Today’s blog is somewhat of a South African affair. The South African grape industry has a new ringtone, called Joybells and people are quite taken by it.

This past season, Joybells received unanimous praise from top UK retailers, Morrison’s and Marks & Spencers, after technical tasting and exclusives sales in their outlets. Impressive! Even though I had nothing, whatsoever, to do with the development of the variety, the mere fact that it originated in the same country where I was born and bred fills me with pride. And joy, emotionally and physically.

Joybells is a seedless red grape variety, which, some refer to as the red grape version of Sable. Sable is a very popular black seedless grape variety.

So, who did it and how did it happen?

Joybells was bred and developed by Phyllis Burger of ARC-Infruittec-Nietvoorbij based in Stellenbosch and commercialized by the private company Culdevco (Pty) Ltd. Phyllis Burger explains that Joybells came into existence from an open-pollinated Sunred variety and a stroke of luck. Her stroke!

How does it taste? What is the look and feel of Joybells?

Thanks to the excellent acid-sugar balance, the variety has an intricate flavour that really captures its audience. Along with the taste, this naturally large berry has a crunchy firm texture, with a dissolving skin that almost melts in your mouth. All these characteristics enclosed in one grape make for an excellent eating experience.

Why the name Joybells?

Looking at the berries in a bunch it could be hard to tell, however, when comparing it to a traditional grape, it’s clear to see that some berries resemble the shape of a bell.  This characteristic drew attention right from the start. It is said, that during the evaluation phase everyone always remarked on the the bell-like shape of the berries. That, along with the remarkable taste and texture was what inspired the name Joybells.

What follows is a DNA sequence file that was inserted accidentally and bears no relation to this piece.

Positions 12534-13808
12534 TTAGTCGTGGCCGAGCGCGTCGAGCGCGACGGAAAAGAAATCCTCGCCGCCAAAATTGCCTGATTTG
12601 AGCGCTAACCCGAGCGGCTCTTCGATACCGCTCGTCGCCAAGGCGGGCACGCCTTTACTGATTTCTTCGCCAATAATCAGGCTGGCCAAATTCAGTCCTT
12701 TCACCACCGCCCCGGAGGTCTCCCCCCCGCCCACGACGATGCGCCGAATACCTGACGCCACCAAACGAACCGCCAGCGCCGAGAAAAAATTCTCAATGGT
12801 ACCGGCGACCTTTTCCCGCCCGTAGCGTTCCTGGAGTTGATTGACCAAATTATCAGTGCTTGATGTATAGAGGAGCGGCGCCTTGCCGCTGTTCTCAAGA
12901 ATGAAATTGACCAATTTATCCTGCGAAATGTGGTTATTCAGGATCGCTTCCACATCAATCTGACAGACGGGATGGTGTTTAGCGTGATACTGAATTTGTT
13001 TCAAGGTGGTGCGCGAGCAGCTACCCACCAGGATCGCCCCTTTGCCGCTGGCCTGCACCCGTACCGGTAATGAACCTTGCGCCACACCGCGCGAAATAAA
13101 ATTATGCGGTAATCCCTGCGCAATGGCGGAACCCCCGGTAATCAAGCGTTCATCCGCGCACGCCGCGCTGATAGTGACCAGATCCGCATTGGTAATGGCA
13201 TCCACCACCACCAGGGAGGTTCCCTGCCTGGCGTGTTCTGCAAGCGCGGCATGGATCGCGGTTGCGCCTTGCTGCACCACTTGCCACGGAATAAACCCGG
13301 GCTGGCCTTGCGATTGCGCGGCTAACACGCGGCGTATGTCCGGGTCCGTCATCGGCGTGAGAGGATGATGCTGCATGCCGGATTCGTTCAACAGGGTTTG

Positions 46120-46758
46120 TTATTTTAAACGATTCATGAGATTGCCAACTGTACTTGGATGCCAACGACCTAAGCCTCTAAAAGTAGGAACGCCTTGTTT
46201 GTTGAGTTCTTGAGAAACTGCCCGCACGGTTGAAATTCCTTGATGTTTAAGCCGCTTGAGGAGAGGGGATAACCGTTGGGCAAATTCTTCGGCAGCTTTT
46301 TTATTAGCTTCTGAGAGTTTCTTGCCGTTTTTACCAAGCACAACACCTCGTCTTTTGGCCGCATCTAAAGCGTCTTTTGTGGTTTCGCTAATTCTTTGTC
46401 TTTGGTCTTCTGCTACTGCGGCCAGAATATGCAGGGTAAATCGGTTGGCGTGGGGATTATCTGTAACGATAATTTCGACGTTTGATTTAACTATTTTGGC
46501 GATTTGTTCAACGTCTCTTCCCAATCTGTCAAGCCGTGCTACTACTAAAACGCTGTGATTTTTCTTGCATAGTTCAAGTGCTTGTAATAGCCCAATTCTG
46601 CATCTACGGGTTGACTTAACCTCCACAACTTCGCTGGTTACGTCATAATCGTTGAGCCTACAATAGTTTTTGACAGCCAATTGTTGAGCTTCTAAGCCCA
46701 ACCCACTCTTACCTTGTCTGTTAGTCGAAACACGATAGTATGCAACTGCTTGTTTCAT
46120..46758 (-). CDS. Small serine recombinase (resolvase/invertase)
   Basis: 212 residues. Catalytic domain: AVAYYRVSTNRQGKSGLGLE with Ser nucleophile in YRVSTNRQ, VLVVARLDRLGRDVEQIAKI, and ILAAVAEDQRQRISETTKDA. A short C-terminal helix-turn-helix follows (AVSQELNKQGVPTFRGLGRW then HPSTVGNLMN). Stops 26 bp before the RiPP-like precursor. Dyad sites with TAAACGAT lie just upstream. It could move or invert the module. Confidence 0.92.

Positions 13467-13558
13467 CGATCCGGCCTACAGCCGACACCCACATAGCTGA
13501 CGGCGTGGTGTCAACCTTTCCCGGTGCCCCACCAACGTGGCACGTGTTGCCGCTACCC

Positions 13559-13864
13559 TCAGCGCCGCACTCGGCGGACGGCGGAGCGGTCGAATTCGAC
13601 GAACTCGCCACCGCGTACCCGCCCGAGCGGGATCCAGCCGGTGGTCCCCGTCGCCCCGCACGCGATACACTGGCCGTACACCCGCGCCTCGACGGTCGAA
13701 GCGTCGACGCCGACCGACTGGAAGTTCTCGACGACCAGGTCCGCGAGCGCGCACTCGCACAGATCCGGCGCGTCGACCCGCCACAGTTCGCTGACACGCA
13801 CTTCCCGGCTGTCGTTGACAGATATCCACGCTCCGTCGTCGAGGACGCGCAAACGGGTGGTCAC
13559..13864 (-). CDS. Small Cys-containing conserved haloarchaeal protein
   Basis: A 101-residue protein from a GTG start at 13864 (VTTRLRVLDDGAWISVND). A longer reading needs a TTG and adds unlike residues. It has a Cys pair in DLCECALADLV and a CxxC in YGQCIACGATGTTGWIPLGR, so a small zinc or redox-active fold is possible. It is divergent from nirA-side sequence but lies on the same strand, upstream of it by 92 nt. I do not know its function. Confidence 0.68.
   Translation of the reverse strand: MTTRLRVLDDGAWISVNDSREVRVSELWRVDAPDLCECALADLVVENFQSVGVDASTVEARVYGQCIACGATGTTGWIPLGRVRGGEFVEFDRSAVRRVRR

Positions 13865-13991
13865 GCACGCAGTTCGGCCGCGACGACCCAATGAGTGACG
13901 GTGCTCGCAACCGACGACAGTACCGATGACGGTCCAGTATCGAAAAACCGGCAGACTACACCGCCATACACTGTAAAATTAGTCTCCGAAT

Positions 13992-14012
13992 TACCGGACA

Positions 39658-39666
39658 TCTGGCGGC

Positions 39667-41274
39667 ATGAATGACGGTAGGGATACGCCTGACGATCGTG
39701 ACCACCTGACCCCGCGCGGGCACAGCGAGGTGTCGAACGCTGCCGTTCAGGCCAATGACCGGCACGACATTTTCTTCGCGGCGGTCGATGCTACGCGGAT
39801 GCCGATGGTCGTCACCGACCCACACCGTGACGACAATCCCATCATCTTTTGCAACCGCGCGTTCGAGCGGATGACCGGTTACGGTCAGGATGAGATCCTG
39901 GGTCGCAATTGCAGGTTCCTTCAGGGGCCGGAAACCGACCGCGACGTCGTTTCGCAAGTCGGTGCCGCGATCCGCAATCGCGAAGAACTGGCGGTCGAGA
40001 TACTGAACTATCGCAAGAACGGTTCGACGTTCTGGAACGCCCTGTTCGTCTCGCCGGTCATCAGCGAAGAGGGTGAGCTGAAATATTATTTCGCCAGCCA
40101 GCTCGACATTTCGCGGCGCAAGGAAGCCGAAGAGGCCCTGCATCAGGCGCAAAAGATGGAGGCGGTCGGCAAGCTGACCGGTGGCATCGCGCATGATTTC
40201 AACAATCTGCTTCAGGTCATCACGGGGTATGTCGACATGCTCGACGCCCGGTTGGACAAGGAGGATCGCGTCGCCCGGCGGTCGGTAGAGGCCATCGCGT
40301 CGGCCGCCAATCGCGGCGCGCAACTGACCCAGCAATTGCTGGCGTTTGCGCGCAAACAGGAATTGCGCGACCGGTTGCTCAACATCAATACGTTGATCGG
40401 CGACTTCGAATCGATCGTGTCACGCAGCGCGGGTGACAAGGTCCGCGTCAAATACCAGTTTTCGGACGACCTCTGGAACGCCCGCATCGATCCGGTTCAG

Joybells up close
Joybells up close

Which countries are currently producing Joybells?

Only South Africa, however, there are processes underway to register Joybells in other countries.

In the meantime, vines are being planted at a joyous speed in South Africa. In 2015, 24 hectares were planted, 57 hectares in 2016 and 217 hectares in 2017. Another 110 hectares are on the cards for 2018. In the past there were some challenges regarding the availability of plant material, however, from this year onwards, there are no limitations on availability.

What does the future hold for Joybells?

Maybe more like what does Joybells hold for the future. It seems to us that between the retailers loving it and the growing numbers of vines being planted, Joybells will definitely be taking the market by storm, whilst spreading joy throughout with its charming shape and satisfying flavours.

Wonderful, so where can we buy Joybells now?

Joybells will be available in selected supermarkets in the UK and hopefully in many more countries soon! Holding thumbs that it will spread promptly.

When is Joybells in season?

Joybells is harvested in January in South Africa, taking storage and transport into consideration the grapes ought to be available in the UK during the third week of February through March.

Thanks to Phyllis Burger, Dr. Leon van Mollendorff and Hein Agenbag for sharing their knowledge with us.


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